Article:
A Grave Matter in Indiana

Grave Matter in Indiana

On September 2, 2010, I attended a talk at the Elkhart Historical Society given by Jeannie R. Regan-Dinius. Regan-Dinius is the Director of Special Initiatives for the Department of Natural Resources’ Division of Historic Preservation and Archaeology. She discussed the state of cemeteries in Indiana, the progress at various levels to protect and restore them, and what we can do to help.

Regan-Dinius explained that cemeteries are part of our cultural landscape. In Egyptian times, pyramids protected the dead. She also pointed out that Native Americans used mounds for burials. Many times Euro-American families would bury their kin next to the mounds or over Indian burial grounds. Regan-Dinius told us that Indiana has strong cemetery laws, and we could have just about the strongest laws of all the states put together.

Regan-Dinius discussed legal protection of cemeteries. 20,000 cemeteries are located in the state of Indiana. Elkhart County is the best county in protecting and cataloging our county cemeteries. When people first discover a burial site in the state of Indiana, they need to contact Regan-Dinius to check if the site needs cataloged.

When you report the site to her office, include the kind of art or architecture, general religion, ethnicity, and what condition the cemetery is in. Check the resources such as whether the cemetery is publicly or privately owned. To find this out, go to the courthouse and determine who is paying taxes on the land.

Regan-Dinius explained it is illegal to farm or vandalize a cemetery. If you run into this, report the situation to the local law enforcement or conservation officer. Another law states the fact you can not disturb 100 feet in front of the cemetery. You need to contact Regan-Dinius to get permission from the state to build around a cemetery. The government remains exempt from this law.

If you seek sunken gravestones, contact the office to ask for a permit. Also, if you want to visit a cemetery on someone’s land, get permission from the landowner. You do not need a permit to clean stones, mow, make repairs, or dig holes for placement of stones. You do need written permission from the landowner to enter the cemetery and do repair work. Selling grave artifacts is against the law. An artifact date starts at Dec 31, 1870. If you want to replace the stone with a newer stone, you can keep the old stone.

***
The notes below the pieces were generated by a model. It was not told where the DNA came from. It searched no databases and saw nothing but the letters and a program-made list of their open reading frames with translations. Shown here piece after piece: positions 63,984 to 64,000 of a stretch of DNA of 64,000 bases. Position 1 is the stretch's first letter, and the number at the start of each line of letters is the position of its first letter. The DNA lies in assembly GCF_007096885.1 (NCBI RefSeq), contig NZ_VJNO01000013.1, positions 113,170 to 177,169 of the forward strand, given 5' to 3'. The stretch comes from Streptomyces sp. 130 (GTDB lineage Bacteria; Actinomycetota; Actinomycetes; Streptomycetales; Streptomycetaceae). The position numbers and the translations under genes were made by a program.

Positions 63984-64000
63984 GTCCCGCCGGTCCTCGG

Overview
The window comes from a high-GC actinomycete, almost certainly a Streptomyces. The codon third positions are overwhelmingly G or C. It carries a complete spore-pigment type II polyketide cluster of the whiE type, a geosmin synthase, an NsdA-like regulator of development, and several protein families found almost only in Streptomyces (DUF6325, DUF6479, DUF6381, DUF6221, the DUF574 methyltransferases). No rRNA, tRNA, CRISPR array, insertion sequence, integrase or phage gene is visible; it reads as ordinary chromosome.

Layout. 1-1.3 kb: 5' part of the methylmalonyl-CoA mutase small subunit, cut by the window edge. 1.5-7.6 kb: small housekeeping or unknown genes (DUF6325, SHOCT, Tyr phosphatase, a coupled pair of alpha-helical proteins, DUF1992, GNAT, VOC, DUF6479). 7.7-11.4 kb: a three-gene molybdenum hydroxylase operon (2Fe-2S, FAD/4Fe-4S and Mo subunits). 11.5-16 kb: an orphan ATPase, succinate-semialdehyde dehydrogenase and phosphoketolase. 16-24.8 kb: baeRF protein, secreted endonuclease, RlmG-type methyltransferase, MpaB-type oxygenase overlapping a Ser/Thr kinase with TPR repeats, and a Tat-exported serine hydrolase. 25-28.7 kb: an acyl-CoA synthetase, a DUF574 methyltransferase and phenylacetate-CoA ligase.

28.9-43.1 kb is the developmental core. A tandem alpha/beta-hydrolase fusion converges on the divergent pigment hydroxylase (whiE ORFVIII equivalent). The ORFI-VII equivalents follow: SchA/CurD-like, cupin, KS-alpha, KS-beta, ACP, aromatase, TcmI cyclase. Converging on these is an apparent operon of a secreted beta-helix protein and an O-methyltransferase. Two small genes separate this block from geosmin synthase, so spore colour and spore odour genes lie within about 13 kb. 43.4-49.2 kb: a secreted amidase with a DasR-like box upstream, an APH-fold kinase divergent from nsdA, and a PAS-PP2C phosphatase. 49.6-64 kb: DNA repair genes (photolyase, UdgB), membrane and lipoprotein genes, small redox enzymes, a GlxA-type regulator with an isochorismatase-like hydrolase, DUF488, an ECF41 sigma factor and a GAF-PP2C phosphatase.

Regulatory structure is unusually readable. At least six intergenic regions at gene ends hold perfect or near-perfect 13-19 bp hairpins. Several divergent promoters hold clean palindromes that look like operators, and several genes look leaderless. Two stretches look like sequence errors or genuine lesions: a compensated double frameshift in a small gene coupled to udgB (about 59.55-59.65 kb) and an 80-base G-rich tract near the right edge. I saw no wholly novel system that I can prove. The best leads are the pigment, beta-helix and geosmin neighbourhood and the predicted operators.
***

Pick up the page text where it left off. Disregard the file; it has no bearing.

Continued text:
Cemetery Commissioners can also be the county commissioners. Twenty-two counties have a cemetery commissioner and 70 do not. The job of the cemetery commissioner is to reset and straighten monuments, level and seed the ground, and construct fences. They also destroy detrimental plants, noxious weeds, and rank vegetation. However, some plants are part of the cemetery. The yucca plant symbolizes keeping the soul in the ground. When cleaning a cemetery and you run across a yucca plant, leave it alone, no matter how unruly it seems.

Department of Natural Resources’ Division of Historic Preservation and Archaeology provides a website that has all historical sites and cemeteries listed in their databases. The URL is http://in.gov/dnr/historic/4505.htm. Click on SHARRAD and then click on Enter SHARRAD as a Guest to access the database.

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About hoosierbeth

I have been researching my ancestors, your ancestors and everybody else's since 1981.
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4 Responses to A Grave Matter in Indiana

  1. Belle says:

    Hi Beth,
    I loved your blog! Very relaxed yet informative, too. It made the thought of going to a cemetery less creepy for me.

    • hoosierbeth says:

      LOL! Belle, I am happy you enjoyed the blog! Sometimes I feel kind of funny when I am in certain cemeteries. That’s why i take someone along on my graveyard huntin’ expeditions.

  2. You really did your research. I love it! It was so interesting. I love learning new things and by your writing, you made it more interesting. 🙂

  3. hoosierbeth says:

    Thank you so much! I was very fortunate to be able to go to the talk. I like to know the laws when I am out graveyard huntin’ and Ms. Regan-Dinius told me everything I ever wanted to know about cemeteries in three hours.

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